• smoking
  • poor sleep quality and
  • inactivity (Coyle, 2017; Zhang et al., 2015)

Now obviously the use of antibiotics may be necessary, and that’s ok.  If you only use them if completely necessary and don’t overuse them.  Illness and ageing in general can also lead to abnormal changes in gut bacteria which is probably why loss of appetite and upset stomach come hand in hand with most illnesses.  It is important to have a diverse range of microbiota in our gut in order to help us recover from harmful influences such as illness or antibiotics (Claesson et al., 2012; Lozupone et al., 2012).

When your gut contains too many harmful bacteria and not enough good bacteria this is called dysbiosis.  Dysbiosis and a reduction in gut flora diversity have been linked to the development of type 2 diabetes, obesity, inflammation, inflammatory bowel disease, Metabolic disease, heart disease, Alzheimer’s, depression and colorectal cancer (Coyle, 2017; Kho and Lal, 2018; Tuohy et al., 2014; Askarova et al., 2020)

Another interesting thing about gut microbiota is how they have a strong relationship with the brain underlying some neurological disabilities.  There have been numerous studies that looked at children on the Autism Spectrum and there gut microbiota and most of them found dysbiosis in the gut microbiota of the children with ASD (Iglesias-Vázquez et al., 2020).  This would affect the development and severity of ASD symptoms.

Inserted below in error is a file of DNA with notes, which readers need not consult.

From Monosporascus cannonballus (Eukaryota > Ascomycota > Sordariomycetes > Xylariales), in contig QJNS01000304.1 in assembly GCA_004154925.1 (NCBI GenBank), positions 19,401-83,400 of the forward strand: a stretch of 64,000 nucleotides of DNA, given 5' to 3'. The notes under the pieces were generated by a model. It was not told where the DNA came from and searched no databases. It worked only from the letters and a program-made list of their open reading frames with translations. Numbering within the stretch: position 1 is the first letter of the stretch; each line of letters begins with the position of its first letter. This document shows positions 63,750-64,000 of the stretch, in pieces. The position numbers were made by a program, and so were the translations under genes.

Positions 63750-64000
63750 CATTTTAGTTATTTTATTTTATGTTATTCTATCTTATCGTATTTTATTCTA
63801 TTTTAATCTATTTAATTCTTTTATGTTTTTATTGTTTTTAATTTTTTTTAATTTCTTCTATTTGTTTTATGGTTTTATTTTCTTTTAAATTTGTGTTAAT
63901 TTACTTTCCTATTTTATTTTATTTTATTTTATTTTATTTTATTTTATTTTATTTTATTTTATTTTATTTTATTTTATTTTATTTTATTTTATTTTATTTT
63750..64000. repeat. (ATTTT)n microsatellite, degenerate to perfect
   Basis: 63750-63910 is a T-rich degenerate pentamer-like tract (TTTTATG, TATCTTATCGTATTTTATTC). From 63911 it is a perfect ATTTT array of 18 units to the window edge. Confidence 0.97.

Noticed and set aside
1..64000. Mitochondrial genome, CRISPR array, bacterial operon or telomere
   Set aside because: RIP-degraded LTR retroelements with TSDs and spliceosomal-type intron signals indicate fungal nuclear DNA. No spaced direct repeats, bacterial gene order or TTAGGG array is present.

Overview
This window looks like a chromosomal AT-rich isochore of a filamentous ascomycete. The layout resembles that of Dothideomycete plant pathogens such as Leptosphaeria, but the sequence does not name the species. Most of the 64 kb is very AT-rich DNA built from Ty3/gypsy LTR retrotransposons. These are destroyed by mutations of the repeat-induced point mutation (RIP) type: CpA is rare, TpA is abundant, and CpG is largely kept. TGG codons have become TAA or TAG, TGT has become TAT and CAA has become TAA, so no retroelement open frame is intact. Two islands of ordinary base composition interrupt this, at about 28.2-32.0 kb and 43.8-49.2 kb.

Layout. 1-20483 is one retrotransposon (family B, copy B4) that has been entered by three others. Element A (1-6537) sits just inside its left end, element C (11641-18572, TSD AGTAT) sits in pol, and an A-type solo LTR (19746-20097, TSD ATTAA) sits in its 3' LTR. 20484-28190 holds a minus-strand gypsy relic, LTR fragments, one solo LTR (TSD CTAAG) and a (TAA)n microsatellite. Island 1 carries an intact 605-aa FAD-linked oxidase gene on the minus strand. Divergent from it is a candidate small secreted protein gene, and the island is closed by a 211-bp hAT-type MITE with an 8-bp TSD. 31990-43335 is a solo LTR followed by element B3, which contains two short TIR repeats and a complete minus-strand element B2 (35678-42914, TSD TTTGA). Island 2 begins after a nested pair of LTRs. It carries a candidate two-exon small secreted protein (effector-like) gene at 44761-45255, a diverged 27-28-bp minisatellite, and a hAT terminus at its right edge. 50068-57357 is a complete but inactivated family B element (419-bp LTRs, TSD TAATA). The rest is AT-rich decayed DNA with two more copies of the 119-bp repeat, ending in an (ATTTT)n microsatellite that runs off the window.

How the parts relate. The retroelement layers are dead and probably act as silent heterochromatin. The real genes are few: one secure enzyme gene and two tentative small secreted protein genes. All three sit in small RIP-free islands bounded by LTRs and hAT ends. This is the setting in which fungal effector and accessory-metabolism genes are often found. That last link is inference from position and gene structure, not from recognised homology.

What are ‘Probiotics’ and where do you get them?

Probiotics are live microorganisms that can help improve gut health (and overall health) by colonizing you good gut microbiota and increasing diversity.  You can get prebiotics from certain fermented foods such as,

  • Yoghurt and yoghurt products (Actimel, Yakult)
  • Kimchi
  • Kefir
  • Kombucha
  • Tempah
  • sauerkraut 

You can also get probiotic supplement.  Probiotic supplements can be purchased in a health food shop or a pharmacy. Something you need to be aware of is that probiotic supplements are recognised as ‘food products’ not medicine, so they aren’t required to go through the many rigorous trials that medication is before it can be sold to the public.  The way probiotics are regulated means there is no way of knowing for sure if that particular supplement contains the strain of bacteria it claims to, if it contains enough of that bacteria to actually have any effect or if it will survive long enough to even reach the intestine (NHS, 2017).

There are many different types of probiotics out there that may have different health benefits so it’s a good idea to do a bit of research or ask your doctor before taking probiotic supplements to make sure you get the right one.  Also, probiotic supplement isn’t suitable for everyone.   It’s recommended that people with weak immune systems or are being treated for cancer should avoid taking probiotics without their doctors ok I feel it’s best to get any nutrient, probiotics included, from food, but if you aren’t a fan of the probiotic food sources mentioned above taking a supplement is the next best thing.  If taking probiotic supplements pharmaceutical grade ones are best as they’ve had promising clinical trials carried out to show their effectiveness.

When should you take probiotics?